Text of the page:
Tampa, FL – The national gas price average has held relatively flat for the last two weeks. Today’s national average is $2.86. The Energy Information Administration’s (EIA) latest reports detail a drop in consumer gasoline demand and a build in gasoline inventories.
In fact, this was the first increase in inventories in six-weeks with a substantial addition of 3 million bbl.
“With a flat national average, U.S. gasoline supply and demand suggest they are balancing,” said Jeanette Casselano, AAA spokesperson. “But that’s not to say that we could not see spikes in demand closer to Labor Day as motorists squeeze in those final road trips.”
On the week, states are seeing pump price jumps as high as eight cents and drops as much as a dime. Today’s gas price average is one-cent less than last week, three-cents less than one month ago and 51-cents more than this time last year.
- The nation’s top 10 most expensive markets are: Hawaii($3.76), California ($3.61), Washington ($3.39), Alaska ($3.36), Oregon ($3.27), Idaho ($3.22), Nevada ($3.19), Utah ($3.12), Connecticut ($3.06) and Pennsylvania ($3.06).
- The nation’s top 10 largest weekly changes are: Ohio (-10 cents), Indiana (-8 cents), Michigan (+7 cents), Idaho (+7 cents), Florida (+6 cents), Utah (+4 cents), New Mexico (+4 cents), Missouri (-3 cents), Delaware (-3 cents) and South Carolina (-3 cents).
Pump prices in states in the West Coast region are among the highest in the country: Hawaii ($3.76), California ($3.61), Washington ($3.39), Alaska ($3.36), Oregon ($3.27), Nevada ($3.19) and Arizona ($2.89). When compared to last week, all pump prices in the region are down. Arizona (-2 cents) saw the largest drop.
They now sit at 30.4 million bbl, which is nearly four million bbl higher than total levels at this time last year. Growing supplies will provide a cushion for price fluctuations, which could help pump prices stabilize if there are any shocks to regional supply this week.
Great Lakes and Central
On the week, gas prices across the Great Lakes and Central states are seeing declines or stabilization. Michigan (+7 cents) and Illinois (+1 cent) were the only states to see an increase in the region. Ohio (-10 cents), Indiana (-8 cents) and Missouri (-3 cents) have the largest weekly decrease in pump prices in the country and the region.
The majority of states across the country are paying less to fill-up at the pump compared to last month with four Great Lakes and Central states landing on the top five list: Ohio (-18 cents), Indiana (-15 cents), Kentucky (-10 cents) and Missouri (-7 cents).
With a substantial 1.7 million bbl build, gasoline inventories are above the 53 million bbl mark for the first time in a month. In fact, this was the first build for the region since the end of June and contributed to this week’s cheaper or stable prices across the Great Lakes and Central states.
South and Southeast
The majority of states in the South and Southeast saw gas prices drop between one and two cents on the week. However, some states saw prices increase close to a nickel or more: Florida (+6 cents), New Mexico (+4 cents), and Louisiana (+2 cents).
The EIA reports regional inventory increased by 1.3 million bbl, lifting regional levels back above 79 million bbl total and pushing the majority of gas price state averages down. Despite the increase, total levels are at a 2.1 million bbl deficit compared to this time last year.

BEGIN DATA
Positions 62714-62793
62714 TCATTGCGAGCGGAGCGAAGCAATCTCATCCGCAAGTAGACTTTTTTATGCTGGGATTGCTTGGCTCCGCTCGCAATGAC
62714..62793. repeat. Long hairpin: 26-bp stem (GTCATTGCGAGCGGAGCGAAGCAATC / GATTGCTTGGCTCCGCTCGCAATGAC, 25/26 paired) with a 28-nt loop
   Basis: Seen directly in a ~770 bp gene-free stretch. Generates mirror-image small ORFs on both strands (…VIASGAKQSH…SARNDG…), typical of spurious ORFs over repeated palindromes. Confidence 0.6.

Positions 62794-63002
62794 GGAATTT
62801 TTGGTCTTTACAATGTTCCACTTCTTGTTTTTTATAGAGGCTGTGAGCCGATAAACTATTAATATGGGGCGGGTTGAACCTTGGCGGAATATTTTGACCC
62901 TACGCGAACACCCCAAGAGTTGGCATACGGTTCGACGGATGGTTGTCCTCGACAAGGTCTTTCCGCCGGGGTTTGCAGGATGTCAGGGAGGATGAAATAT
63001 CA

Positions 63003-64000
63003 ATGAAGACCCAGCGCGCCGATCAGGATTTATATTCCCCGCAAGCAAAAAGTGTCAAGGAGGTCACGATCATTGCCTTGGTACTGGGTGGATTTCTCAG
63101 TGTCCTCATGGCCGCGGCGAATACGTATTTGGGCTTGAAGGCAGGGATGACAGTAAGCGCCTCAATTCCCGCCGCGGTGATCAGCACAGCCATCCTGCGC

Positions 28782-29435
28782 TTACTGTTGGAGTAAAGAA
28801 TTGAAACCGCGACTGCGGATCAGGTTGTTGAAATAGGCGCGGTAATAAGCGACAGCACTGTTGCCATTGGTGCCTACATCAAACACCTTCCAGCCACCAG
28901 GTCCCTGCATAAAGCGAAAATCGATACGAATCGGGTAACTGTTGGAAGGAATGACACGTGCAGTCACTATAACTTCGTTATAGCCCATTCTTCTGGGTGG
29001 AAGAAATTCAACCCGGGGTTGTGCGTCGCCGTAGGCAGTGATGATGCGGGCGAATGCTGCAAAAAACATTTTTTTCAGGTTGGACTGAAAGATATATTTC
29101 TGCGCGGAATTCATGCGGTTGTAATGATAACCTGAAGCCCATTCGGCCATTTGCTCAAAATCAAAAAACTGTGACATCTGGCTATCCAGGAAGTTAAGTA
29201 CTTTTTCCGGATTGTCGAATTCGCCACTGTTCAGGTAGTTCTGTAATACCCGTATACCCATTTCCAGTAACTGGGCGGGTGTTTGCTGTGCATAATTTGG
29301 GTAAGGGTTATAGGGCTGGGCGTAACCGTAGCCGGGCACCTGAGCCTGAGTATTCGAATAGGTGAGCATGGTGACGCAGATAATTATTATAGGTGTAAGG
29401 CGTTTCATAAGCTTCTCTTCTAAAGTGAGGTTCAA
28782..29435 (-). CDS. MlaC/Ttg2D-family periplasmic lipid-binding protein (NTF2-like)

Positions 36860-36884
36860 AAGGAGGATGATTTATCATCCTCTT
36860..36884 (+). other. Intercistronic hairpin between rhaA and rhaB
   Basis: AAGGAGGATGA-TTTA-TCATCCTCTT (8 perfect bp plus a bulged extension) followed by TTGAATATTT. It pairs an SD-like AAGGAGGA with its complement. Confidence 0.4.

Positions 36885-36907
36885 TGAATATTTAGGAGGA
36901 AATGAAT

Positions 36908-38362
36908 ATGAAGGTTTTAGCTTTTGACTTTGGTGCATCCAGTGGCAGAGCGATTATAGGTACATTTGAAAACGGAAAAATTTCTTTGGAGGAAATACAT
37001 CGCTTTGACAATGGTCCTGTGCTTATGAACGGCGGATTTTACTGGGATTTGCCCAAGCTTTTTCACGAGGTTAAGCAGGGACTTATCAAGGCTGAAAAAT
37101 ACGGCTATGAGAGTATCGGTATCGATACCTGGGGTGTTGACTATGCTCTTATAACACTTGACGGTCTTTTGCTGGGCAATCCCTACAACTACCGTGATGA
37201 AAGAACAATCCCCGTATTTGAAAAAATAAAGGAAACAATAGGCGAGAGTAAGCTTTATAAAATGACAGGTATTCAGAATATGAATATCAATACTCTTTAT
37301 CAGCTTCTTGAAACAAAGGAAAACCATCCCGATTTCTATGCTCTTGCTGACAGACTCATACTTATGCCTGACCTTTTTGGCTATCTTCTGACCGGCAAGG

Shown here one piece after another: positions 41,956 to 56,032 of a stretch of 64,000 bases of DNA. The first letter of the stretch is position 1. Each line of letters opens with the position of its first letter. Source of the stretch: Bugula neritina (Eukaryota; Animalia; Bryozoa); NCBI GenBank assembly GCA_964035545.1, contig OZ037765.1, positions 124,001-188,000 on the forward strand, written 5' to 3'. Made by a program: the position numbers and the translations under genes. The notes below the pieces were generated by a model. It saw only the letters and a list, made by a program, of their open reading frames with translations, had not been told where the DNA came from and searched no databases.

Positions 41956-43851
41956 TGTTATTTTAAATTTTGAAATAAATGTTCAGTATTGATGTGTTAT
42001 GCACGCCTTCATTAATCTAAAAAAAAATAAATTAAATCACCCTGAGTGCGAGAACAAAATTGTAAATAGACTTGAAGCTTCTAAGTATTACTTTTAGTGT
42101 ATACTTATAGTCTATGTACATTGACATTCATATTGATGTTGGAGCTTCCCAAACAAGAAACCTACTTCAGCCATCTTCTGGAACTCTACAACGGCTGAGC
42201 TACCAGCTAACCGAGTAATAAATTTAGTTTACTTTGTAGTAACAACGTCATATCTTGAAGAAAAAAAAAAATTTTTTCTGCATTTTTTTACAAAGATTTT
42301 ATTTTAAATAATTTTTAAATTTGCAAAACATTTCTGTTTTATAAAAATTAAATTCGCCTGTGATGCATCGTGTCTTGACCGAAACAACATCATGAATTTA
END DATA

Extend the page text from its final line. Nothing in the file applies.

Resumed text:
Mid-Atlantic and Northeast
Gas prices are mostly flat across the Mid-Atlantic and Northeast region with eight states seeing two to one cent pump price drops while seven states’ gas price averages held flat on the week. Delaware (-3 cent) saw the largest change of any state in the region.
Four states in the region currently carry gas prices above the $3 mark: Connecticut ($3.06), Pennsylvania ($3.06), Washington, D.C. ($3.03) and New York ($3.01).
Pump prices and inventories remained relatively flat at 64 million bbl on the week, according to the latest EIA data available. Total inventory levels are on par with levels this time last year. If they tighten, prices would likely increase.
Idaho ($3.22) and Utah ($3.12) are among the top 10 states with the most expensive gas prices in the country. Both of these states saw pump prices jump on the week – seven and four cents respectively, along with Wyoming (+1 cent). Montana’s ($2.94) gas price average dropped a penny while Colorado’s ($2.80) gas price average held flat since last Monday.
Gasoline inventories took the largest plunge since the end of June with a nearly 300,000 bbl drop. EIA reports that regional inventory levels are at the lowest levels of the year. If they keep pushing down, which is likely as peak tourism season in the region draws to a close, gas prices may increase.
Oil Market Dynamics
At the close of Friday’s formal trading session on the NYMEX, WTI increased 82 cents to settle at $67.63. Oil prices took a slight step back last week after EIA’s report showed a smaller-than-expected drawdown of crude inventories. Falling approximately 1.35 million bbl, total crude inventories now sit at 407.4 million bbl, which is roughly 68 million bbl lower than where they were this time last year. Lower crude stocks, amid high global crude demand, have helped to increase global crude prices this year over last. However, if total domestic crude inventories continue to disappoint the market this week, oil prices may slide further.
In related news, according to Baker Hughes, Inc., the U.S. added 10 oil rigs last week, bringing the total to 869. Currently, there are 101 more active rigs this year than last year at this time.
Motorists can find current gas prices along their route with the free AAA Mobile app for iPhone, iPad and Android. The app can also be used to map a route, find discounts, book a hotel and access AAA roadside assistance. Learn more at AAA.com/mobile.